Oh freedom, Oh perseverance,

Oh freedom,Oh perseverance,
Oh freedom over me.Oh perseverance over me.
And before I’ll be a slaveAnd before I’d fail this grade,
I’d be buried in my grave On this book my eyes are laid
And go home, to my Lord, and be free. Study hard, and I’ll get, at least a “B”.

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Lesson Plan 3

Students will understand “double entendre” and will identify it in the slave songs of the 1800’s.

Students will listen to19th century spirituals and read corresponding lyrics. Students will search for hidden meaning within the songs. The teacher may also introduce students to songs that are not presented in the unit. Students will be asked to present an argument for the use of double entendre in the lyrics. They must share why they feel this form of “double speak “ has been used and share specific lyrics.

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Allen, William Francis, Garrison, Lucy McKim, Ware, Charles Pickard., Slave Songs of The United States. Massachusetts: Applewood Books, 1867.

This is a collection of spirituals and secular songs sung during the days of slavery that allows one to peer into the world of the enslaved African through music. Attempts have been made when possibel to describe the appropriate situation for each song.

Cone, James H., The Spirituals And The Blues. New York: Oxford Univ. Press, 1995.

This is a dissertation on the power of spiritual music. It shows how black music helped to preserve black history and culture for future generations in a time when written words were forbidden.

Floyd, Samuel A. Jr., The Power of Black Music. New York: Oxford University Press, 1995.

This dissertation on the power of spiritual music. It shows how black music helped to preserve black history and culture for generations in a time when written words were forbidden.

Haskins, James., Black Music In America. New York: HarperTrophy, 1987.

This book explains the impact black music has had on society from slavery through the twentieth century.

Lincoln, C. Eric & Mamiya, Lawrence H., The Black Church in the African American Experience. Durham: Duke Univ. Press, 1990.

This book outlines the role the black church has played in black culture. It presents the church’s views on the Black Consciousness Movement, as well as The Civil Rights Movement. It examines the church’s role in black economics and projects that role in the 21st century.

Mullane, Deidre., Crossing The Danger Water. New York: Doubleday, 1993.

This book contains 300 years of black literature. Works by Phyllis Wheatley, Oludah Equiano, black rebels, black revolutionary war soldiers, witnesses at the auction of Thomas Jefferson’s daughter and others are presented.

Spencer, Jon Michael., Protest & Praise. Minneapolis: Fortress Press, 1990.

Protest & Praise’s chapters are divided into those containing songs of worship and those containing songs to stir and galvanize the people to action. This book contains lyrics and commentary from the author about the songs’ origin and effects on black culture.

Walker, Wyatt Tee., Somebody’s Calling My Name. Pennsylvania: Judson Press, 1979.

This book charts the roots and evolution of black music, from Africa to America. A discussion of black music’s significance in society in the past, present and future is presented.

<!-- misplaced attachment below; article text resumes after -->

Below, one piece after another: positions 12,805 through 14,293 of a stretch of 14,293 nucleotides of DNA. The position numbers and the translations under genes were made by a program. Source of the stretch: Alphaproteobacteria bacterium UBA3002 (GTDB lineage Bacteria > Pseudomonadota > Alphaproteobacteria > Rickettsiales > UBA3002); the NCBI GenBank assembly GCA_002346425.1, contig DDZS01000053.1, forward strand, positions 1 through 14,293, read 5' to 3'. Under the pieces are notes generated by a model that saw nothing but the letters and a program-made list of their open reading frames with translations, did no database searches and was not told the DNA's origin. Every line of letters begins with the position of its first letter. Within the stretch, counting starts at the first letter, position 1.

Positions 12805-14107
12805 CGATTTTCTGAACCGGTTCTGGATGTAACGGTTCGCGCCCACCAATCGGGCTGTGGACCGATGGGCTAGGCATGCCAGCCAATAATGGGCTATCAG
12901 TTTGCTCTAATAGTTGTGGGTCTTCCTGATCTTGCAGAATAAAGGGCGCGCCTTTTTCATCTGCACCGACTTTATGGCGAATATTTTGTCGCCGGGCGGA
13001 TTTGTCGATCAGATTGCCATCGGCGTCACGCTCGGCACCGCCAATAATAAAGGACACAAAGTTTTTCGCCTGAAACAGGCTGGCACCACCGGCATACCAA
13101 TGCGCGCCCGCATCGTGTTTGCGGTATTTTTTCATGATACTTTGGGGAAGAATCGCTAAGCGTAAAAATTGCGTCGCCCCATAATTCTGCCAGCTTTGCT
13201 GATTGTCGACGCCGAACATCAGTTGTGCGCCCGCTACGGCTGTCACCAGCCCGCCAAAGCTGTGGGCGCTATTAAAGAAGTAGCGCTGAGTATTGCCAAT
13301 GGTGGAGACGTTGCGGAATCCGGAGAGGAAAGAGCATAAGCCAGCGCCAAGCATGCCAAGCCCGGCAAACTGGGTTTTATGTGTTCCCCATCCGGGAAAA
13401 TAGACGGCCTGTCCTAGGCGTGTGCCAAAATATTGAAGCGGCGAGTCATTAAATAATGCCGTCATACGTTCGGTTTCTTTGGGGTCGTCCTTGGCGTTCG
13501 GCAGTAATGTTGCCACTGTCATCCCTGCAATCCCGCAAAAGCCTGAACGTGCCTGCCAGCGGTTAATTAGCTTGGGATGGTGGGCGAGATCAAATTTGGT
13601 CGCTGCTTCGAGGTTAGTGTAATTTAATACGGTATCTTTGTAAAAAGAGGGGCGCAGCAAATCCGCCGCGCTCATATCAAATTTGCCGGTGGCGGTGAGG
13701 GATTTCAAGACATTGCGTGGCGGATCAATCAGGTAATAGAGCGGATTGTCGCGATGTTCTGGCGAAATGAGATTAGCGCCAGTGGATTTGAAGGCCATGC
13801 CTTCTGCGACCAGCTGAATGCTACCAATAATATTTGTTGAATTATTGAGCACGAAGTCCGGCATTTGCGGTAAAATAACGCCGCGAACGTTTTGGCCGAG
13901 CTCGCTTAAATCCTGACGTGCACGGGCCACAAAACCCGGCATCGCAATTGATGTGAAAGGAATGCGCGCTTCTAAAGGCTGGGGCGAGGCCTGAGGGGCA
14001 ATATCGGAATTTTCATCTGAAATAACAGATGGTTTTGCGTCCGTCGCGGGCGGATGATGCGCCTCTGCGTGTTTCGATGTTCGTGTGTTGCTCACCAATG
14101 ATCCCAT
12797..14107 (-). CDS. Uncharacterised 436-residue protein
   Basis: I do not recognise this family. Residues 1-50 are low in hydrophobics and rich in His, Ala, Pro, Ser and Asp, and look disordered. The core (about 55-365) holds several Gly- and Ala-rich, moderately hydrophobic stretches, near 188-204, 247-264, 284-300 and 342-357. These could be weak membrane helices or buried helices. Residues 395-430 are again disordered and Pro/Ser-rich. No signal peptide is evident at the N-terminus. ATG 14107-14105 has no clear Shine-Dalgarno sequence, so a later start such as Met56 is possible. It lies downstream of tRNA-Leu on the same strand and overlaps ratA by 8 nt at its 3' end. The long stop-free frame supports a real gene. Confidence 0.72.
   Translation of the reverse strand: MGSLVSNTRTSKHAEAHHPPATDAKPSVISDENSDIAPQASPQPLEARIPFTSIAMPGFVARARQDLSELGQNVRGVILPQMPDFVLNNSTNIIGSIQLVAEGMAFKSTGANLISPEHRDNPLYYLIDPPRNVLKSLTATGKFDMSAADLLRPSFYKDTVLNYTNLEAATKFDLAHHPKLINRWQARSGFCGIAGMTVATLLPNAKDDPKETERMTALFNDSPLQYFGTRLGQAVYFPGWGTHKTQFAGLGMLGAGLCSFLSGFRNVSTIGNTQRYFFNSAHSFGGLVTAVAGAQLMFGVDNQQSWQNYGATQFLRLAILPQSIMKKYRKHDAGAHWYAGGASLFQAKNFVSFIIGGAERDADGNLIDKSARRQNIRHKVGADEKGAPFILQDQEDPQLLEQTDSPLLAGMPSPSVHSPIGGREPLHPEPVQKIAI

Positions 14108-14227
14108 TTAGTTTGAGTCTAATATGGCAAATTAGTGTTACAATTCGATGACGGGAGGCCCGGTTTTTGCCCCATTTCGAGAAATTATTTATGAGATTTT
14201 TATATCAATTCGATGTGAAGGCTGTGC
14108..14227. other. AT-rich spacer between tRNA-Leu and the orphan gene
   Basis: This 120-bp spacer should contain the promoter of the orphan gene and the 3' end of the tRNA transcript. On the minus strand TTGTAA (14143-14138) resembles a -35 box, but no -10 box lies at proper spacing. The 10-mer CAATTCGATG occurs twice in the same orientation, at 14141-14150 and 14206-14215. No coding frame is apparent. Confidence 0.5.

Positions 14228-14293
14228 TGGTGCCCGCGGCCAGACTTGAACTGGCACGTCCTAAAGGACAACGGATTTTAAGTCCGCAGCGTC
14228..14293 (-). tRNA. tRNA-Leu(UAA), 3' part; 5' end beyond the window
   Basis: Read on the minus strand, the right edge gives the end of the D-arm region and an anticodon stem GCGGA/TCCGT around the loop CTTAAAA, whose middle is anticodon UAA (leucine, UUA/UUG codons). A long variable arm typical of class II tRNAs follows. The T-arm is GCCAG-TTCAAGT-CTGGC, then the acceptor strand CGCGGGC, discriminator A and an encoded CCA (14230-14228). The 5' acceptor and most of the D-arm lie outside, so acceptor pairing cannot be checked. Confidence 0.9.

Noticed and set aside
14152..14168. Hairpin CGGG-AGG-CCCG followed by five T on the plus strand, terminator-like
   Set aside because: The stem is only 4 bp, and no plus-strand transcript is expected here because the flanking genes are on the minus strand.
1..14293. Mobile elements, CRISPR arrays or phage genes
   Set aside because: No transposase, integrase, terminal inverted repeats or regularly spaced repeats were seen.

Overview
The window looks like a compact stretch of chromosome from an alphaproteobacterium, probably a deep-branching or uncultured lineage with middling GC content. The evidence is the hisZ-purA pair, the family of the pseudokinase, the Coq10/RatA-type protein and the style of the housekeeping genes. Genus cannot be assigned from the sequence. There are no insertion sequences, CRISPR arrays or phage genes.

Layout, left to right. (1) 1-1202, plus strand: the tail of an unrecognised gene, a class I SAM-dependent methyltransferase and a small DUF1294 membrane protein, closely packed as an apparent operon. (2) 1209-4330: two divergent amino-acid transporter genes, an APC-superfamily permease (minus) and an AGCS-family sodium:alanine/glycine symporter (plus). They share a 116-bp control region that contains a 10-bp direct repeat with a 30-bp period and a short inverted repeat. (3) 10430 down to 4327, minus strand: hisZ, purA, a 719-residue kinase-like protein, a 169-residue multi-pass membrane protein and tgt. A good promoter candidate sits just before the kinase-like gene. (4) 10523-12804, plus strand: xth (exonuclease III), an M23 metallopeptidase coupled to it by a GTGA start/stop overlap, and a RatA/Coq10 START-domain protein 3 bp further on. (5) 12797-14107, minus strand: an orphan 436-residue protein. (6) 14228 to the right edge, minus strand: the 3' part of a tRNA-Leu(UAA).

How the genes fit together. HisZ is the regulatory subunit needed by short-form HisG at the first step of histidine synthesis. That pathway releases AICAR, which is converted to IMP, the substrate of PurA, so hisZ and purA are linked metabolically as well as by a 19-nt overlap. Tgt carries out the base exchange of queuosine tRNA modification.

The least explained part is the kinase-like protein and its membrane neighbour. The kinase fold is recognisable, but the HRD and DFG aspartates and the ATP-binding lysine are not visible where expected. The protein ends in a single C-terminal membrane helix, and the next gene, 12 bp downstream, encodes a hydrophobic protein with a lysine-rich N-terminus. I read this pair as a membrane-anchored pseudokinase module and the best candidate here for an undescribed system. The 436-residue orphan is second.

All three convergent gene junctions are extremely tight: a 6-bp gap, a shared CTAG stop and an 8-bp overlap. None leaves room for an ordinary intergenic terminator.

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Student Bibliography

Brent, Linda., Incidents in the Life Of a Slave Girl. New York: Hartcourt Brace Jovanovich, 1973.

This slave narrative is written from a female perspective. Linda Brent discusses the particular hardships of being enslaved, being pursued by white males and hated by white females because she was pursued. Selected chapters are appropriate for younger students, however, I would recommend this book for students grades 9-12.

Clark, Margaret Goff., Freedom Crossing. New York: Scholastic, 1980.

A young white girl in Virginia aids a 12 year old runaway slave escape to Canada in a trek fraught with perils.

Clayton, Ed., Martin Luther King: The Peaceful Warrior. New York: Archway, 1964. This is a biography of Dr. King and his role in The Civil Rights Movement. This warm presentation of an historical giant makes him very human and allows children to see that anyone can become a “King”.

Hansen, Joyce., The Captive. New York: Scholastic, Inc., 1994.

Kofi, a prince in the Ashanti Kingdom in West Africa, is kidnapped and sold into slavery in the U.S. The story of his life in pre-slavery Africa, gives children a strong appreciation for the richness of the continent and its people prior to the slave trade.

Porter, Connie., Addy Saves The Day. WI: Pleasant Company, Inc., 1994.

A story about a little black girl during slavery in America. Addy foils a robbery and recovers the money that was stolen from a church fair.

Stadlehofen, Marcie Miller., Last Chance For Freedom. New York: Sundown Books, 1983.

A slave named Gregory joins John Brown’s raiders. In a feeble attempt to end slavery, they attack an armory where Brown is captured and Gregory is sold back into slavery. Later, it is arranged for Gregory to escape with the help of a man named Mr. Fairfield.

Stadlehofen, Marcie Miller., The Freedom Side. New York: Sundown Books, 1982.

A young girl’s father arranges for her to escape from slavery with the help of a white man. Using subter fuge, artifice and numerous ruses, she gains her freedom.